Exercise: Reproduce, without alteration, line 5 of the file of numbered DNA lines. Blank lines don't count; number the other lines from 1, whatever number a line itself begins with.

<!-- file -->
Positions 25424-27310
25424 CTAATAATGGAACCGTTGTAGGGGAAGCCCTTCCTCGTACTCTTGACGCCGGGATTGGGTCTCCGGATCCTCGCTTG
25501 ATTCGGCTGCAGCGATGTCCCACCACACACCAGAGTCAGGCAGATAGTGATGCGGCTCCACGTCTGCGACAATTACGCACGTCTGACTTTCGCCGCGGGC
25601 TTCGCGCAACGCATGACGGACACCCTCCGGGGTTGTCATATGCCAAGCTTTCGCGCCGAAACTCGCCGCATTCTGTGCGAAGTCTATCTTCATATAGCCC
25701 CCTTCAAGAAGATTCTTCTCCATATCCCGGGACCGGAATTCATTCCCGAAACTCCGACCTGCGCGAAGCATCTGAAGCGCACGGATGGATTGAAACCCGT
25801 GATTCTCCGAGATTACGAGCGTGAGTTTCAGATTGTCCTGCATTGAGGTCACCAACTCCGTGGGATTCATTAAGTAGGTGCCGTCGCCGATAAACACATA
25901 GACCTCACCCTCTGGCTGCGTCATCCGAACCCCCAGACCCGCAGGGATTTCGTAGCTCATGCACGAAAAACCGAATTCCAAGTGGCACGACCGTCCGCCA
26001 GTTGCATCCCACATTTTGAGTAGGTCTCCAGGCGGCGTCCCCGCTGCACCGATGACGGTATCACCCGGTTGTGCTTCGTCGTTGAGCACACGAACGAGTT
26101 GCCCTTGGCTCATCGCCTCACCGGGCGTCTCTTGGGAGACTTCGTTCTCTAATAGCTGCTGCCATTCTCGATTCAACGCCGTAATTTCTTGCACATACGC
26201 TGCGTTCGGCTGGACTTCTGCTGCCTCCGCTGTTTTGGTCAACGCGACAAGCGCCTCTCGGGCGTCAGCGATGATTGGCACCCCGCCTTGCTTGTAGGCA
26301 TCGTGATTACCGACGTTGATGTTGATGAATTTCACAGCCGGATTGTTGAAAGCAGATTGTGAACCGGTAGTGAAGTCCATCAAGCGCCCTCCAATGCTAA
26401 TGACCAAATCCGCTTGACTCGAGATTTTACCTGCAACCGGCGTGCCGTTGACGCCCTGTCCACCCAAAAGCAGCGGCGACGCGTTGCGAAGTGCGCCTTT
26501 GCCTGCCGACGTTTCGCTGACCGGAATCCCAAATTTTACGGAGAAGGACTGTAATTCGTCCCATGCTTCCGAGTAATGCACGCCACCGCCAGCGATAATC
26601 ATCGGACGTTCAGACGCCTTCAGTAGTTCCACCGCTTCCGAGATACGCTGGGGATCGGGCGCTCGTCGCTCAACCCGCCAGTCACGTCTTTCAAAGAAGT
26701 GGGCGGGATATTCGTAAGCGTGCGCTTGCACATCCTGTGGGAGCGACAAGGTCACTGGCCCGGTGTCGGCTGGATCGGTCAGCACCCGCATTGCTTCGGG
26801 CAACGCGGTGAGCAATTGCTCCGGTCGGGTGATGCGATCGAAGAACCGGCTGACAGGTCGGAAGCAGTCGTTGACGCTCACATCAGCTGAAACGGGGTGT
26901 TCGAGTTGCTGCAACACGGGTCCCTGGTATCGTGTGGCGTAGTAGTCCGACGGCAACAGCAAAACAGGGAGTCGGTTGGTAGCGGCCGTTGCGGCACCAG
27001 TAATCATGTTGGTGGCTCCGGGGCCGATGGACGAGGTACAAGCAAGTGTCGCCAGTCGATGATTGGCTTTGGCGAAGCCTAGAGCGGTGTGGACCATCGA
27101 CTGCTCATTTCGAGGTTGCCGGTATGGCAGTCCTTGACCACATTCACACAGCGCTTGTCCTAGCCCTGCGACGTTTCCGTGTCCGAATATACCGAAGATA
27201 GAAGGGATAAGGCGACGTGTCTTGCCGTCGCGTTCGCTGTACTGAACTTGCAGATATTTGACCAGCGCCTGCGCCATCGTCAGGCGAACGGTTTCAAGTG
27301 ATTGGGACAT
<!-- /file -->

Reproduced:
25701 CCTTCAAGAAGATTCTTCTCCATATCCCGGGACCGGAATTCATTCCCGAAACTCCGACCTGCGCGAAGCATCTGAAGCGCACGGATGGATTGAAACCCGT